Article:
Make a weekend of it: At the heart of Nymans Woods is the out of the way retreat Woodlands Cottage. With space for up to four people, it was once home to the estate’s game keeper. This is a real out-of-the-way retreat surrounded by beautiful woodland with walks and lakes, within an hour of London and 30 minutes from Brighton and the Sussex Coast.

Hidcote, Gloucestershire

You’ll see a richness and diversity of plants from around the world at Hidcote. Lawrence Johnston was passionate about plants. He went to endless trouble and expense to find unusual varieties that would bring colour, scent, shape and texture to the garden. The garden is divided into a series of ‘outdoor rooms’, each with its own character. The formality of the ‘rooms’ melts away as you move through the garden away from the house. Lose yourself in a network of beautiful garden rooms waking from their winter slumber. Enjoy drifts of narcissus and later aquilegias and Welsh poppies in the Pillar Garden, and the blossom filled orchard with emerging wild flowers. Magnificent magnolias are filling the skies with a warm pink glow so make sure you don’t miss them this spring.

Stourhead Apollo statue ©National Trust ImagesClive Nichols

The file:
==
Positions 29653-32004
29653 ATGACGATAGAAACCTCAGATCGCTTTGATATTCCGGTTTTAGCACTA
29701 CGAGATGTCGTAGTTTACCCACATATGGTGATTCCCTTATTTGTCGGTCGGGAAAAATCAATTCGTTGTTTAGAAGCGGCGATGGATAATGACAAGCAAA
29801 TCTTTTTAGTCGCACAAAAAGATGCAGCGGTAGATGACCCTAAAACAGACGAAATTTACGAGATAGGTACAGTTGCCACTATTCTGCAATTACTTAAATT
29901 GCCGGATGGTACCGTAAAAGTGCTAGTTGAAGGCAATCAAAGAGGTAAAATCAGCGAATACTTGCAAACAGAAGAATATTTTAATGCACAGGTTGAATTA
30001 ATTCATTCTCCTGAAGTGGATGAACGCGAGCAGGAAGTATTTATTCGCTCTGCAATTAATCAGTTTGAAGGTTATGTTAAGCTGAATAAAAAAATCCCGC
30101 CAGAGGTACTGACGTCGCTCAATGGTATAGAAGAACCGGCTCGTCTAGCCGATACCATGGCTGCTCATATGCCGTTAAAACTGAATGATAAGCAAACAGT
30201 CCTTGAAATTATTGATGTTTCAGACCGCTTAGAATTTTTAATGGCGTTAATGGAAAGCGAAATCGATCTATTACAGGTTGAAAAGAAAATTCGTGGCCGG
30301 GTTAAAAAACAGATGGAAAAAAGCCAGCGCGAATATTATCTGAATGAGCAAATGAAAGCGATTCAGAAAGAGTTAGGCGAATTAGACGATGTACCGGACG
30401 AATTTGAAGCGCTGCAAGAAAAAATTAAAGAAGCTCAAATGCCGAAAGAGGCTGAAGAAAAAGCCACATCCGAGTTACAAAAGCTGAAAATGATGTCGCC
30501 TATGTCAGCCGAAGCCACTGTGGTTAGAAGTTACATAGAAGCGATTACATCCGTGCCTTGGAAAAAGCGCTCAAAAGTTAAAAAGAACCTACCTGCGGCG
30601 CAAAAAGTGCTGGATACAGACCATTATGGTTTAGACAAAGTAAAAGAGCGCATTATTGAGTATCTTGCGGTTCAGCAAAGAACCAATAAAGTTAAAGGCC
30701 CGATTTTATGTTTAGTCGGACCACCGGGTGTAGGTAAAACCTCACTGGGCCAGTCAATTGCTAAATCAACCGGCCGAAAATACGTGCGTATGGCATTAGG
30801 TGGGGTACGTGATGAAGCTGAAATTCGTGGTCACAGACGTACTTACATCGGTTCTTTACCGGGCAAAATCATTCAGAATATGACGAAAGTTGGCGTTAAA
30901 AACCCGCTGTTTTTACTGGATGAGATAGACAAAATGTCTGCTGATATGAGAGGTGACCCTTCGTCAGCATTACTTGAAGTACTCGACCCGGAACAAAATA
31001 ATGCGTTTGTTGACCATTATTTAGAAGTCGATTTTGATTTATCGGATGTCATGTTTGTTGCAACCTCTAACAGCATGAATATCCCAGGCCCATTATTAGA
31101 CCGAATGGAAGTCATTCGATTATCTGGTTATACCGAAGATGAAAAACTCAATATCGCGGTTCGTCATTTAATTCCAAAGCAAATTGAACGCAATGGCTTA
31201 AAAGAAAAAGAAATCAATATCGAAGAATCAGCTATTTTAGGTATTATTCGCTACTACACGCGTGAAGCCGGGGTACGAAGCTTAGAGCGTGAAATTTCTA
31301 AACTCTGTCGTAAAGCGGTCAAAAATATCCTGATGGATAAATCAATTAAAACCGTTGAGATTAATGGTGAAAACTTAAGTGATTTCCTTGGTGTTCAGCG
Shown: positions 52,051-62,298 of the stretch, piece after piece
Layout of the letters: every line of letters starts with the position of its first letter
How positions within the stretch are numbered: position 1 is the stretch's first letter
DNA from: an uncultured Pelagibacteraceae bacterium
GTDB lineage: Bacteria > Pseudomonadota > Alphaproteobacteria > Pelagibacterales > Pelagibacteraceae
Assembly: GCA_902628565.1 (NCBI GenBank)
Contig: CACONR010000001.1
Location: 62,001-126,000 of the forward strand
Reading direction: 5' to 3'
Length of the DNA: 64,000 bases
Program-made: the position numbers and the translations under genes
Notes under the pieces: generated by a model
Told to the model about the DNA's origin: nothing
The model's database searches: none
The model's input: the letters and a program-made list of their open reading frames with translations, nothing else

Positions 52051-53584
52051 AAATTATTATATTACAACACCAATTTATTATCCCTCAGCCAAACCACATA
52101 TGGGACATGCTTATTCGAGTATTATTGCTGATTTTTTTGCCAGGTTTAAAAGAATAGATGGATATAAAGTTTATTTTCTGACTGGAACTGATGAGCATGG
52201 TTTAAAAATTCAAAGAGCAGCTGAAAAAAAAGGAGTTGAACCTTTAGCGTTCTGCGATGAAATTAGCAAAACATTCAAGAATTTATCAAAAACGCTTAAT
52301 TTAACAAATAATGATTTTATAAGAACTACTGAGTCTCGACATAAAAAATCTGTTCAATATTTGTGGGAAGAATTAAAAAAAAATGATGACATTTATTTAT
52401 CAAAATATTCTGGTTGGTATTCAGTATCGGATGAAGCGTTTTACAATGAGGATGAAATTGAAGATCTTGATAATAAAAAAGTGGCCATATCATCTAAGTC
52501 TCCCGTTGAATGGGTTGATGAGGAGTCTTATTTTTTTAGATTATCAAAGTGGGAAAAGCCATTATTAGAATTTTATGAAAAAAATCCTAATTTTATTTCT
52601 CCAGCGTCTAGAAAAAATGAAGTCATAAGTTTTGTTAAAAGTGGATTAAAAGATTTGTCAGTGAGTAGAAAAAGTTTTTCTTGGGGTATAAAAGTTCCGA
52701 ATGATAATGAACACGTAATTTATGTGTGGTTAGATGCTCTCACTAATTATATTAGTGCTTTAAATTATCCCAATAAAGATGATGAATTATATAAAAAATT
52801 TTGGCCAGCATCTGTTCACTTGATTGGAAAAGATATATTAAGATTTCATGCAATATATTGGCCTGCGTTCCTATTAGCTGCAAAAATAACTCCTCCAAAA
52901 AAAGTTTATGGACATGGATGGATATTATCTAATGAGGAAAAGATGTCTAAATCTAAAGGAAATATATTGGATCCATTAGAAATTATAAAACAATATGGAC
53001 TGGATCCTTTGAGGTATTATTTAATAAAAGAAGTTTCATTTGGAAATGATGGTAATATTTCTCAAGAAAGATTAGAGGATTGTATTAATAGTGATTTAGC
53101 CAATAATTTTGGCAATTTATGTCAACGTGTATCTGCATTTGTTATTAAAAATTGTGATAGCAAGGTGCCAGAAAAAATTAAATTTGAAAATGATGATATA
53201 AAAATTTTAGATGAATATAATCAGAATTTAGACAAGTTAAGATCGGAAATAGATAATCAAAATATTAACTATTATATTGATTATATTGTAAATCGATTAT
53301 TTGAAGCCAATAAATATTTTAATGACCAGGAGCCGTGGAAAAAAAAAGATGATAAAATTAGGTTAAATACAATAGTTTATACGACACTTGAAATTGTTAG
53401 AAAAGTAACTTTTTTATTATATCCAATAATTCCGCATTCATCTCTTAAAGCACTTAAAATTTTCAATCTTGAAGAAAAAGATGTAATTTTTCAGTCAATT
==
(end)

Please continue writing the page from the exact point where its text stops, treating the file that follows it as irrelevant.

Stourhead, Wiltshire

This world-famous landscape garden has at its centrepiece a wonderful lake reflecting classical temples, mystical grottoes, rare and exotic trees and offers a day of fresh air and discovery. Stourhead house is set amongst ‘picnic perfect’ lawns and parklands, which are filled with beautiful blooms and colour throughout the spring months. The succession of azaleas, magnolias and rhododendrons bursting into flower brings the garden to life with subtle fragrances.

What’s On: Spring blooms garden tours, 1 – 31 May, 11.30am – 12.30pm & 1.30pm – 2.30pm

When Stourhead first opened in the 1740s, a magazine described it as ‘a living work of art’. This spring, experience Stourhead at its blooming best on a free guided tour.

Price: Free event (normal admission fee applies)

For more information, please call 01747 841152